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Life as a Retired PACE Student

From my first Halloween costume as a UF cheerleader, to my summer at the CJC Media Institute in high school, the University of Florida had always been the dream.

For starters, my two gator parents raised me bleeding orange and blue.

And as I began to discover my passions, I realized UF had an excellent journalism program that could take me where I wanted to go.

Out of the 14 (excessive, I know) schools that I applied to, the University of Florida undoubtedly held the number one spot. 

It was a Friday night in February when acceptance letters (re: emails) arrived.

I was at rehearsals with friends. They urged me to open it, but I waited until I was in the comfort of my own home. 

I always prepare for the worst, that way I’m never surprised. And in this case, my thought process was that I either get accepted or denied. But then the unexpected happened. 

As I scrolled down to the email and opened it, I was immediately taken on a rollercoaster of emotions.

My eyes immediately latched onto the “CONGRATULATIONS” header. Ecstatic, I continued to read. This is when my joy quickly morphed into confusion. 

“You’ve been accepted into the PACE Online Program.” 

I had never been more torn in my life. Students in PACE start college taking only online courses, and later transition into in-person courses in Gainesville.

Being a relatively new program, UF’s original PACE candidates had just then graduated. Besides this comforting piece of information, there were virtually no resources to aid me in decision-making. 

Since I decided to go down this online path, a lot of PACE students have been comfortable sharing their stories and advice. 

A lot of them were well-versed in online classes due to Florida Virtual School courses, and many came into UF with a hefty amount of credits.

Both of these things surely made their transition from online classes to on campus quick. 

But I came into UF never having touched an online class and with minimal credits. I was terrified, to say the least. At the end of my senior year I decided to take the leap of faith and hope that I was capable of being an online student for two years. 

One of the most influential factors that made this the right choice for me was my decision to move to Gainesville.

If you have the means to do this, I highly recommend it. Nothing stopped me from joining a sorority, participating in clubs and going to games. I truly felt as a part of UF as anyone else.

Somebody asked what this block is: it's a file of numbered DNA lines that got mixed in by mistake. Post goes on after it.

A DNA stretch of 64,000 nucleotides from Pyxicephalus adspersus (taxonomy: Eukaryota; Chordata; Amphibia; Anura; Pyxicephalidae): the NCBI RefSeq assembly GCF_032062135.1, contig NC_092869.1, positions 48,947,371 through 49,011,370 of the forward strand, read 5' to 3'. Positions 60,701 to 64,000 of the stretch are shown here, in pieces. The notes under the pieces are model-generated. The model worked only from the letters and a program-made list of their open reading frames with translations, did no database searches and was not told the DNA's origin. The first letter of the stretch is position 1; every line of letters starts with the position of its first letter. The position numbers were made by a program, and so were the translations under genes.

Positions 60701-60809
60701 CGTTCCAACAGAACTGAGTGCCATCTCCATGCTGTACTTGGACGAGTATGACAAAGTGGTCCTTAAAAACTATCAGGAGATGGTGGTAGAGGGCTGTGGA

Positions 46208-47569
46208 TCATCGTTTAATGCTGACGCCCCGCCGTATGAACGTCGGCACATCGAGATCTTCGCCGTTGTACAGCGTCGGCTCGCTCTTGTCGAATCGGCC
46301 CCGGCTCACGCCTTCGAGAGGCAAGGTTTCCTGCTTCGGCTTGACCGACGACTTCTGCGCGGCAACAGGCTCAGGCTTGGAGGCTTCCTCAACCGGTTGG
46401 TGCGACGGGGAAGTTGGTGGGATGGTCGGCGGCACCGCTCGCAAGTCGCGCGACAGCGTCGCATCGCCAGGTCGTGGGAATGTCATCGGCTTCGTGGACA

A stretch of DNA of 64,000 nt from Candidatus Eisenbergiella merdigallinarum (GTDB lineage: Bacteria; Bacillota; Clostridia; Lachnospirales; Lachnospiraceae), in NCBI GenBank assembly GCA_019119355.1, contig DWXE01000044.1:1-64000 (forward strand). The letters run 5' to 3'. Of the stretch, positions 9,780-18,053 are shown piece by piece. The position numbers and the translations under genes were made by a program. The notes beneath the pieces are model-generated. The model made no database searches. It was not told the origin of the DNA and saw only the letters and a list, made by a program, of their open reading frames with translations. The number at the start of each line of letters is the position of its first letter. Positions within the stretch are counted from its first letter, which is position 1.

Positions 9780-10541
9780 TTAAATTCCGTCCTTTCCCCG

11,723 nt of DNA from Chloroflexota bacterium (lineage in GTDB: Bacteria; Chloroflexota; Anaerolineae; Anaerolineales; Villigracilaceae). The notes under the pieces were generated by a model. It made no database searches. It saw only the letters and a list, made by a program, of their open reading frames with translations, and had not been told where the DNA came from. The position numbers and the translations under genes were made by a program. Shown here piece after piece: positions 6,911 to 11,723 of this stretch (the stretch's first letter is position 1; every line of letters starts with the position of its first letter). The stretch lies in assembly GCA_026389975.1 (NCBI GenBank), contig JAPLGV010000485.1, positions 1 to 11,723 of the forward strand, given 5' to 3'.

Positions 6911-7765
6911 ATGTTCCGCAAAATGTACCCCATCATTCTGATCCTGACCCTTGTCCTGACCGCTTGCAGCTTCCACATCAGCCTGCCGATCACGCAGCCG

I opted in to the package offered to online students, giving me access to all on campus amenities. I was able to go the libraries, familiarize myself with Weimer Hall and overall develop a connection with the college town. 

I’m also here to tell you, nobody cares. I was afraid of being viewed as a second-class gator, but I’ve honestly never experienced this here. 

The web platform CANVAS makes it easy to manage online classes. Resources, assignments and tests are easily accessible. Even after you transition to in-person courses, CANVAS is still a foundational platform. 

I never considered myself as tech-savvy, but mastering the PACE world took me practically no time at all.

I roomed with a few PACE girls my freshman year. On the first day of school, we all sat around our kitchen table, terrified to open our laptops.

After an hour of sifting through syllabuses and ordering textbooks, we looked at each other and unanimously agreed that this wasn’t going to be bad at all. 

And we were right! Not only have I successfully transitioned onto campus, I ended up doing it early. 

If being a gator is your dream, and PACE is the determining factor, I encourage you to take the leap of faith. I can’t imagine what my life would be like if I hadn’t. 


Madeline is a second-year Journalism major at the University of Florida. She loves rainy days, trips that revitalize your soul, and speaking up for what she believes in. She strives to use her voice as a catalyst for conversations about the female college experience and equality for all. See more of her life on Instagram: @maduhlinemurphy & more of her work at: www.madelinenmurphy.com
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